Of course, having Panda (my first Persian) in my life at 6 years old was very important to my development also! :-)


I was in 4th grade when our family got a little mixed-breed spaniel who ultimately lived to the ripe old age of 18. That dog and I went EVERYWHERE together! I had those obnoxious saddle baskets on the back of my bike, and I taught her to ride there (this was back in the day when a child as young as I was then could safely go cruising around the neighborhood unattended). When I wasn't in school, that dog and I were together! I fed her, groomed her, bathed her, taught her tricks - you name it. She was my Best Friend in EVERY sense of the word!

Blanket adoption policies based on age alone are simply far too rigid.

Gina Spadafori

Wow ... I was also NINE YEARS OLD when I finally convinced my parents that I had to have both a dog and a cat. I'm allergic and the pediatrician said, "no way," but I was a determined little girl where animals are concerned and my parents were helpless before my drive to get pets!

My first cat (whom I name Calico, even though his was a male tabby ... go figure) I lured away from a neighbor lady and fed outside my second story window, sneaking him inside to sleep on the bed after my parents went to sleep.

My first dog was a poodle. I read that poodles would be OK for kids with allergies and so started circling ads in the paper, day after day after day. Finally, they got a poodle puppy for me.

Hmmmm ... now that I think back, I sure feel sorry for my parents.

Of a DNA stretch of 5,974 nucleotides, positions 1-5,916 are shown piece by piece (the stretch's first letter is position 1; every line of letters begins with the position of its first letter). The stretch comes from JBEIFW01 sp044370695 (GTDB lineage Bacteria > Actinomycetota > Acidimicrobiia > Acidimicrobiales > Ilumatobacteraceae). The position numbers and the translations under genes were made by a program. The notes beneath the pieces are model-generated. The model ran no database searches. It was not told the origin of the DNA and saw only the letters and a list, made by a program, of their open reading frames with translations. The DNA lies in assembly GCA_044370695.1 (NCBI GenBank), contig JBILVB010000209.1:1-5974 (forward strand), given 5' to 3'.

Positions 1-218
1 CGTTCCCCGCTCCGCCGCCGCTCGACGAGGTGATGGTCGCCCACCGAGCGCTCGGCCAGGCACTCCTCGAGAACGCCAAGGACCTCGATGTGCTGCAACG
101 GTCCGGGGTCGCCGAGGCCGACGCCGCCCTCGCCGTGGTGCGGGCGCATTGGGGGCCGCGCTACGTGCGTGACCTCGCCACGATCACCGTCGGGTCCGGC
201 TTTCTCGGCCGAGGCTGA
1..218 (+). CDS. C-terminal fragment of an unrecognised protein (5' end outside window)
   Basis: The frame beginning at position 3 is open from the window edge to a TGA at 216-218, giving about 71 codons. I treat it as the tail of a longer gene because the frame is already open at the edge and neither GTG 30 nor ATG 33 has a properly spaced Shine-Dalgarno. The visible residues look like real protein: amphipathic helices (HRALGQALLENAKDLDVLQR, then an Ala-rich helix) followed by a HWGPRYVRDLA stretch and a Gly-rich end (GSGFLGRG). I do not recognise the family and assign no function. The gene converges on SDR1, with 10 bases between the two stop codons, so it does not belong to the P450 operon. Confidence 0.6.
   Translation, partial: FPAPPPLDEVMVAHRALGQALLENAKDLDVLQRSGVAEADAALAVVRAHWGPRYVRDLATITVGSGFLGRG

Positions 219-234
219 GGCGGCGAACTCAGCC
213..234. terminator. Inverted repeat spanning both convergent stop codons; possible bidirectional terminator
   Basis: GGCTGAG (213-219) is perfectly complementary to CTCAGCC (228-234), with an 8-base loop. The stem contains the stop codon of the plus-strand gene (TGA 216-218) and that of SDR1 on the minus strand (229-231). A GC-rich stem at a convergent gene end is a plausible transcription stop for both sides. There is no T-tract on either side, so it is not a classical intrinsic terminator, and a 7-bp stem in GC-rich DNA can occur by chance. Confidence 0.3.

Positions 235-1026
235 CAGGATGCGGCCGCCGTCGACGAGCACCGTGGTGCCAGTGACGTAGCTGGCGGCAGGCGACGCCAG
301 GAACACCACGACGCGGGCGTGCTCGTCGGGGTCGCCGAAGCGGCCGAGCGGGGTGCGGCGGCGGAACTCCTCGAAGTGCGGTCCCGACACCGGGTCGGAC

And oh yeah, I wrote little stories about my dog and my cat. Like you couldn't see my career choice coming, huh?

Nancy C.

The whole situation makes me sick and I must say the heartless cretins that spout off about rules being rules and that this is just another case of a public figure thumbing their noses at laws make me even sicker. Excuse me, but we're not talking about drinking & driving or murder. We're talking about a rescue that flexes their tiny muscles and don't care who they hurt in the process.

In the middle of all this is a little dog that had a home where people loved and adored him. A little dog that is now being "boarded" somewhere just to make a point. I understand the need to have *guidelines* when adopting out a pet, but that's all they should be, GUIDELINES. They should be *reasonably* flexible. The rescue in question have stepped over the line of reason and into the territory of tyranny.

Now they've dug in their heels to make their point, refuse to even consider the family for the poor little guy and I think it's sickening. I'm sure they've done some wonderful work placing pets into homes, but I know I would *never* deal with them, donate a penny or speak in favor based on the evidence of their gestapo tactics with this case and those that are popping up since.